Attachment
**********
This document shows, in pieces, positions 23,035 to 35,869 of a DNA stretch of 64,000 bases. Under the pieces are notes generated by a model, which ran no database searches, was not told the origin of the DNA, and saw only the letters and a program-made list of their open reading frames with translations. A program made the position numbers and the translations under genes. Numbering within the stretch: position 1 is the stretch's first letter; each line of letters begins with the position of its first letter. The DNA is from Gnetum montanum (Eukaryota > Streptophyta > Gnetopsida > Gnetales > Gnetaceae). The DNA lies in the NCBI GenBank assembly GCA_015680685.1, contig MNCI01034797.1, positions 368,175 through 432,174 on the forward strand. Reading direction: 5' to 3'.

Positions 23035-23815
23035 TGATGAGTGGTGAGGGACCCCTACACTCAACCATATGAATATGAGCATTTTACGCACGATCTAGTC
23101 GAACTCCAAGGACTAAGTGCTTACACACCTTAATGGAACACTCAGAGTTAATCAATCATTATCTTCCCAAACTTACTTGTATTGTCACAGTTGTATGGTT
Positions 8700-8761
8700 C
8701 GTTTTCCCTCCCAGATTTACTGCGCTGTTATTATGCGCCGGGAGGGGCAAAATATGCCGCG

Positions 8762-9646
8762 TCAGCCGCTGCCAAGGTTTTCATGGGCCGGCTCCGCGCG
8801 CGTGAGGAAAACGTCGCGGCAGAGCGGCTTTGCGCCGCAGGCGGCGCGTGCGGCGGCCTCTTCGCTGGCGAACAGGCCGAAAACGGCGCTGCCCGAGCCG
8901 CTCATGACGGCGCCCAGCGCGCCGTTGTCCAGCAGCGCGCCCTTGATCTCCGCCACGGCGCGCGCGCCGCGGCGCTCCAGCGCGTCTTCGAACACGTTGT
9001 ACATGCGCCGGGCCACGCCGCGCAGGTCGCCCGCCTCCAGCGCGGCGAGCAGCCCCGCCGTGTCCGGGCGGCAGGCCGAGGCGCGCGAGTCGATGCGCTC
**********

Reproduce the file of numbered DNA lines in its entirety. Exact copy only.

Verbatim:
This document shows, in pieces, positions 23,035 to 35,869 of a DNA stretch of 64,000 bases. Under the pieces are notes generated by a model, which ran no database searches, was not told the origin of the DNA, and saw only the letters and a program-made list of their open reading frames with translations. A program made the position numbers and the translations under genes. Numbering within the stretch: position 1 is the stretch's first letter; each line of letters begins with the position of its first letter. The DNA is from Gnetum montanum (Eukaryota > Streptophyta > Gnetopsida > Gnetales > Gnetaceae). The DNA lies in the NCBI GenBank assembly GCA_015680685.1, contig MNCI01034797.1, positions 368,175 through 432,174 on the forward strand. Reading direction: 5' to 3'.

Positions 23035-23815
23035 TGATGAGTGGTGAGGGACCCCTACACTCAACCATATGAATATGAGCATTTTACGCACGATCTAGTC
23101 GAACTCCAAGGACTAAGTGCTTACACACCTTAATGGAACACTCAGAGTTAATCAATCATTATCTTCCCAAACTTACTTGTATTGTCACAGTTGTATGGTT
Positions 8700-8761
8700 C
8701 GTTTTCCCTCCCAGATTTACTGCGCTGTTATTATGCGCCGGGAGGGGCAAAATATGCCGCG

Positions 8762-9646
8762 TCAGCCGCTGCCAAGGTTTTCATGGGCCGGCTCCGCGCG
8801 CGTGAGGAAAACGTCGCGGCAGAGCGGCTTTGCGCCGCAGGCGGCGCGTGCGGCGGCCTCTTCGCTGGCGAACAGGCCGAAAACGGCGCTGCCCGAGCCG
8901 CTCATGACGGCGCCCAGCGCGCCGTTGTCCAGCAGCGCGCCCTTGATCTCCGCCACGGCGCGCGCGCCGCGGCGCTCCAGCGCGTCTTCGAACACGTTGT
9001 ACATGCGCCGGGCCACGCCGCGCAGGTCGCCCGCCTCCAGCGCGGCGAGCAGCCCCGCCGTGTCCGGGCGGCAGGCCGAGGCGCGCGAGTCGATGCGCTC